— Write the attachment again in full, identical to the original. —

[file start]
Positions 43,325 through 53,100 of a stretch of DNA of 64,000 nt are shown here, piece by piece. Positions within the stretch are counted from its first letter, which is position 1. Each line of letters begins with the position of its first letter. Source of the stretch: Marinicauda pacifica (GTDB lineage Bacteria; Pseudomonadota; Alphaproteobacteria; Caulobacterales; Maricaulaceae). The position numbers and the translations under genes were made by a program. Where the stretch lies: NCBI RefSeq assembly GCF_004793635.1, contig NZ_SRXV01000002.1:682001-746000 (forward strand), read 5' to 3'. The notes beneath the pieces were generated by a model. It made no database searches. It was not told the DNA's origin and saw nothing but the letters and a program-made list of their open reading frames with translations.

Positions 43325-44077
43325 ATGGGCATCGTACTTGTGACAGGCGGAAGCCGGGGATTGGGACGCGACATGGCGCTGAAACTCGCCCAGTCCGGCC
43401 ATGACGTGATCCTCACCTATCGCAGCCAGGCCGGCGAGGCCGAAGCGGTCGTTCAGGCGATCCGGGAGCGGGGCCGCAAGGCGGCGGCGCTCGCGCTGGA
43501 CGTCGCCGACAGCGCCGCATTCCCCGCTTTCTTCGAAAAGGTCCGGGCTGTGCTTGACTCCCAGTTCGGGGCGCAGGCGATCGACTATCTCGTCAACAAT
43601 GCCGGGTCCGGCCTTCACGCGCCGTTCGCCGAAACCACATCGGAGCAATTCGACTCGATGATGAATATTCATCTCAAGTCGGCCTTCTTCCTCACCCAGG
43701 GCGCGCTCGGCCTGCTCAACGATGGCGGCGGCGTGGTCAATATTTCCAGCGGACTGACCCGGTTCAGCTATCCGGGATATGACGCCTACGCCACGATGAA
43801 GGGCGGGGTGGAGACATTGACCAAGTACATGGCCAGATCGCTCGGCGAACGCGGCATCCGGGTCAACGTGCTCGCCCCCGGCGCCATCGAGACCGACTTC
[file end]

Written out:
Positions 43,325 through 53,100 of a stretch of DNA of 64,000 nt are shown here, piece by piece. Positions within the stretch are counted from its first letter, which is position 1. Each line of letters begins with the position of its first letter. Source of the stretch: Marinicauda pacifica (GTDB lineage Bacteria; Pseudomonadota; Alphaproteobacteria; Caulobacterales; Maricaulaceae). The position numbers and the translations under genes were made by a program. Where the stretch lies: NCBI RefSeq assembly GCF_004793635.1, contig NZ_SRXV01000002.1:682001-746000 (forward strand), read 5' to 3'. The notes beneath the pieces were generated by a model. It made no database searches. It was not told the DNA's origin and saw nothing but the letters and a program-made list of their open reading frames with translations.

Positions 43325-44077
43325 ATGGGCATCGTACTTGTGACAGGCGGAAGCCGGGGATTGGGACGCGACATGGCGCTGAAACTCGCCCAGTCCGGCC
43401 ATGACGTGATCCTCACCTATCGCAGCCAGGCCGGCGAGGCCGAAGCGGTCGTTCAGGCGATCCGGGAGCGGGGCCGCAAGGCGGCGGCGCTCGCGCTGGA
43501 CGTCGCCGACAGCGCCGCATTCCCCGCTTTCTTCGAAAAGGTCCGGGCTGTGCTTGACTCCCAGTTCGGGGCGCAGGCGATCGACTATCTCGTCAACAAT
43601 GCCGGGTCCGGCCTTCACGCGCCGTTCGCCGAAACCACATCGGAGCAATTCGACTCGATGATGAATATTCATCTCAAGTCGGCCTTCTTCCTCACCCAGG
43701 GCGCGCTCGGCCTGCTCAACGATGGCGGCGGCGTGGTCAATATTTCCAGCGGACTGACCCGGTTCAGCTATCCGGGATATGACGCCTACGCCACGATGAA
43801 GGGCGGGGTGGAGACATTGACCAAGTACATGGCCAGATCGCTCGGCGAACGCGGCATCCGGGTCAACGTGCTCGCCCCCGGCGCCATCGAGACCGACTTC